Pollyanna Pays a Visit
It was not long before life at the Harrington homestead settled into something like orderthough not exactly the order that Miss Polly had at first prescribed. Pollyanna sewed, practised, read aloud, and studied cooking in the kitchen, it is true; but she did not give to any of these things quite so much time as had first been planned. She had more time, also, to just live, as she expressed it, for almost all of every afternoon from two until six oclock was hers to do with as she likedprovided she did not like to do certain things already prohibited by Aunt Polly.
It is a question, perhaps, whether all this leisure time was given to the child as a relief to Pollyanna from workor as a relief to Aunt Polly from Pollyanna. Certainly, as those first July days passed, Miss Polly found occasion many times to ejaculate What an extraordinary child! and certainly the reading and sewing lessons found her at their conclusion each day somewhat dazed and wholly exhausted.
Nancy, in the kitchen, fared better. She was not dazed nor exhausted. Wednesdays and Saturdays came to be, indeed, red-letter days to her.
There were no children in the immediate neighborhood of the Harrington homestead for Pollyanna to play with. The house itself was on the outskirts of the village, and though there were other houses not far away, they did not chance to contain any boys or girls near Pollyannas age. This, however, did not seem to disturb Pollyanna in the least.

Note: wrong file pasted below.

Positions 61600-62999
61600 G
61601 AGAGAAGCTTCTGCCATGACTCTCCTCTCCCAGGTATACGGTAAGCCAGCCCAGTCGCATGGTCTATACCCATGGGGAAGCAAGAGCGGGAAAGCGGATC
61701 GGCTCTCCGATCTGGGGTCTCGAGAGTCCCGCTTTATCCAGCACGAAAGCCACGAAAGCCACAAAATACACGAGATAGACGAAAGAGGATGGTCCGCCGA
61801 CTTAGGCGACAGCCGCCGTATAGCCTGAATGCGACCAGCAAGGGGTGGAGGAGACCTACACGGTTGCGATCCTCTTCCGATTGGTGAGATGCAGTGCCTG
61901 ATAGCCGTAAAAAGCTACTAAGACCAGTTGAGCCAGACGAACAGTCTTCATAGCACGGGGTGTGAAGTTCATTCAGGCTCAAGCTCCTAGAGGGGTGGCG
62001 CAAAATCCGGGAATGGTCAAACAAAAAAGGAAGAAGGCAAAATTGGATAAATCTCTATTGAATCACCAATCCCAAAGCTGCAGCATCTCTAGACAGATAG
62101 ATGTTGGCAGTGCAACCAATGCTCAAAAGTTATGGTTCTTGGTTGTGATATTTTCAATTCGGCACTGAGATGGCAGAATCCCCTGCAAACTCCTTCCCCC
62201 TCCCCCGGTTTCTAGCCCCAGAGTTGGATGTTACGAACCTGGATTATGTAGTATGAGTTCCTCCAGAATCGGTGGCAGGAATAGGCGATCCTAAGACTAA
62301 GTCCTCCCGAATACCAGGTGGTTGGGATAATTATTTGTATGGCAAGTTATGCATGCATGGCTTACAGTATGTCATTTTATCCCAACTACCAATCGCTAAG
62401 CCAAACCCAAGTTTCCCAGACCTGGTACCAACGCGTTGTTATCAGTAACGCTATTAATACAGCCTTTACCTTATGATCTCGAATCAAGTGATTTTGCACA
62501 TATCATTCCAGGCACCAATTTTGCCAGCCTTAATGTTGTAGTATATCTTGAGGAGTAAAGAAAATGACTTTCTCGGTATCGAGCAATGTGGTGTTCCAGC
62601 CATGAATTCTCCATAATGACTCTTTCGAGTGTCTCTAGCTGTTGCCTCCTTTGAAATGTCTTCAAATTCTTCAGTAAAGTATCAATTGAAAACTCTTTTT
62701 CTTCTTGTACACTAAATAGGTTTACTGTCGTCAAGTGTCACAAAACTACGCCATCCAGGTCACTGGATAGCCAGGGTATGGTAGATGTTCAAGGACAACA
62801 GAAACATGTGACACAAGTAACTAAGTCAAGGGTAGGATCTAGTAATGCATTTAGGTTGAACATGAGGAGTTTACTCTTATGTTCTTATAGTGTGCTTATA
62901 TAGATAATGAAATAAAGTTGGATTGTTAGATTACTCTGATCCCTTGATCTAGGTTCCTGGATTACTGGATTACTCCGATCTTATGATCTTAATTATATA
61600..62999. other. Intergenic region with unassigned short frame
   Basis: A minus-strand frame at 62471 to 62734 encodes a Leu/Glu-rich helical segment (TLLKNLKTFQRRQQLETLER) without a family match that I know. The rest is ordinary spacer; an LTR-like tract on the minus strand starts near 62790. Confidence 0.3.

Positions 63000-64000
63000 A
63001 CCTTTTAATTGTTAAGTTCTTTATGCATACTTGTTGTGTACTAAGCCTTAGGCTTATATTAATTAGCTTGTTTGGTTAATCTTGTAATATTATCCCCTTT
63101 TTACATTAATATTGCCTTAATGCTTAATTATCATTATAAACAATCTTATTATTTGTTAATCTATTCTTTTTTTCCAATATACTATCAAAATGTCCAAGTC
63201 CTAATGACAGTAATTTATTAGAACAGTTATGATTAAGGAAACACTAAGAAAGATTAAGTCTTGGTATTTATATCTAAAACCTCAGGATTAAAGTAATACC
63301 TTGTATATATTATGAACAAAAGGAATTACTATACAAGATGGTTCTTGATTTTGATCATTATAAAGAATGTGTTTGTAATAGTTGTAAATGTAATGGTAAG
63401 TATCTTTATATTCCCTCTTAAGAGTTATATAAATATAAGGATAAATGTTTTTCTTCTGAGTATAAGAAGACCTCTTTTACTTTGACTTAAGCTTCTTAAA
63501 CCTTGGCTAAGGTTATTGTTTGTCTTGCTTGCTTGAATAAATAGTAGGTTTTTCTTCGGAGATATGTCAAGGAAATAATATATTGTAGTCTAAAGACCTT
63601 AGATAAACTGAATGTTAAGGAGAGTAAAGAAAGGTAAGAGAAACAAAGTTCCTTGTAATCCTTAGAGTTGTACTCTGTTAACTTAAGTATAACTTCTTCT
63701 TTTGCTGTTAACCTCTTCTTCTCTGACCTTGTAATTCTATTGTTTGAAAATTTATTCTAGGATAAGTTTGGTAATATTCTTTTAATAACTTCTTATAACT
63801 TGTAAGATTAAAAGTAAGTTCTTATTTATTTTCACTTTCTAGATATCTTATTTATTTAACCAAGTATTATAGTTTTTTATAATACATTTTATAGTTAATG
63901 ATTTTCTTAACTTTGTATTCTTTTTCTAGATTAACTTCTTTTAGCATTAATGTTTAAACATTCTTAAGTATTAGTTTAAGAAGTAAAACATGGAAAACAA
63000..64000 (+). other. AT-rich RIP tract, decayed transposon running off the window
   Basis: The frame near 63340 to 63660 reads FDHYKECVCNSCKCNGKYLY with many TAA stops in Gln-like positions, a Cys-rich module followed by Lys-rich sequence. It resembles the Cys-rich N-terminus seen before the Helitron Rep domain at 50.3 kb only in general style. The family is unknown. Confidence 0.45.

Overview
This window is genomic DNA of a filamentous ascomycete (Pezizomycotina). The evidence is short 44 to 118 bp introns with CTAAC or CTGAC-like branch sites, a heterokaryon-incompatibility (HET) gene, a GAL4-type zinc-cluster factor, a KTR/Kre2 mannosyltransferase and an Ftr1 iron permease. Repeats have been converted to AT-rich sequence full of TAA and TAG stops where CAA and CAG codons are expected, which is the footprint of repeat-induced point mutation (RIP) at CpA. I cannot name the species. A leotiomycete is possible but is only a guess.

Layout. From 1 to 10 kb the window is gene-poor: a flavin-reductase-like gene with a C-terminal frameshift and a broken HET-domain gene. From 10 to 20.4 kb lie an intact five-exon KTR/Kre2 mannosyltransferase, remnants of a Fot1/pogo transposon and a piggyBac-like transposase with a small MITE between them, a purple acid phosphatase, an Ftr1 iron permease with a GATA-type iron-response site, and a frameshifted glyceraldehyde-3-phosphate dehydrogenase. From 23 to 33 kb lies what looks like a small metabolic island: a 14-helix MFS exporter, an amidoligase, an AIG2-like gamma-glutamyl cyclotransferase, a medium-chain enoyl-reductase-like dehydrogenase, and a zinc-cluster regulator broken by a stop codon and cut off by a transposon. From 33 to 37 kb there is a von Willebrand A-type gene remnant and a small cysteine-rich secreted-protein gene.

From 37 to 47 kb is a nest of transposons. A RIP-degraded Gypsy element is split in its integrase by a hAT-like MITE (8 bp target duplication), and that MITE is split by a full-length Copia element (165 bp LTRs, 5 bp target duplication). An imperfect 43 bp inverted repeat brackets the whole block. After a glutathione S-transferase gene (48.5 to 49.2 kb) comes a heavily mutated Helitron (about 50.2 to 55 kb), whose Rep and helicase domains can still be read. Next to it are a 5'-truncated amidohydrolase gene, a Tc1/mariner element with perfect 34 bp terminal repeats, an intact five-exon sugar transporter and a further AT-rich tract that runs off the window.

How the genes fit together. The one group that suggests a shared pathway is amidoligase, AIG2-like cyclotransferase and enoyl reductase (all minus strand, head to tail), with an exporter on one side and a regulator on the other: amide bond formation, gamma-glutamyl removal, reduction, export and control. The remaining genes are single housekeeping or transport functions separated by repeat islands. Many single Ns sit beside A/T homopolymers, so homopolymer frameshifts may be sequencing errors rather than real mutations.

Oh, no, I dont mind it at all, she explained to Nancy. Im happy just to walk around and see the streets and the houses and watch the people. I just love people. Dont you, Nancy?
Well, I cant say I doall of em, retorted Nancy, tersely.
Almost every pleasant afternoon found Pollyanna begging for an errand to run, so that she might be off for a walk in one direction or another; and it was on these walks that frequently she met the Man. To herself Pollyanna always called him the Man, no matter if she met a dozen other men the same day.
The Man often wore a long black coat and a high silk hattwo things that the just men never wore. His face was clean shaven and rather pale, and his hair, showing below his hat, was somewhat gray. He walked erect, and rather rapidly, and he was always alone, which made Pollyanna vaguely sorry for him. Perhaps it was because of this that she one day spoke to him.
How do you do, sir? Isnt this a nice day? she called cheerily, as she approached him.
The man threw a hurried glance about him, then stopped uncertainly.
Did you speakto me? he asked in a sharp voice.
Yes, sir, beamed Pollyanna. I say, its a nice day, isnt it?
Eh? Oh! Humph! he grunted; and strode on again.
Pollyanna laughed. He was such a funny man, she thought.
The next day she saw him again.
Tisnt quite so nice as yesterday, but its pretty nice, she called out cheerfully.
Eh? Oh! Humph! grunted the man as before; and once again Pollyanna laughed happily.
When for the third time Pollyanna accosted him in much the same manner, the man stopped abruptly.
See here, child, who are you, and why are you speaking to me every day?
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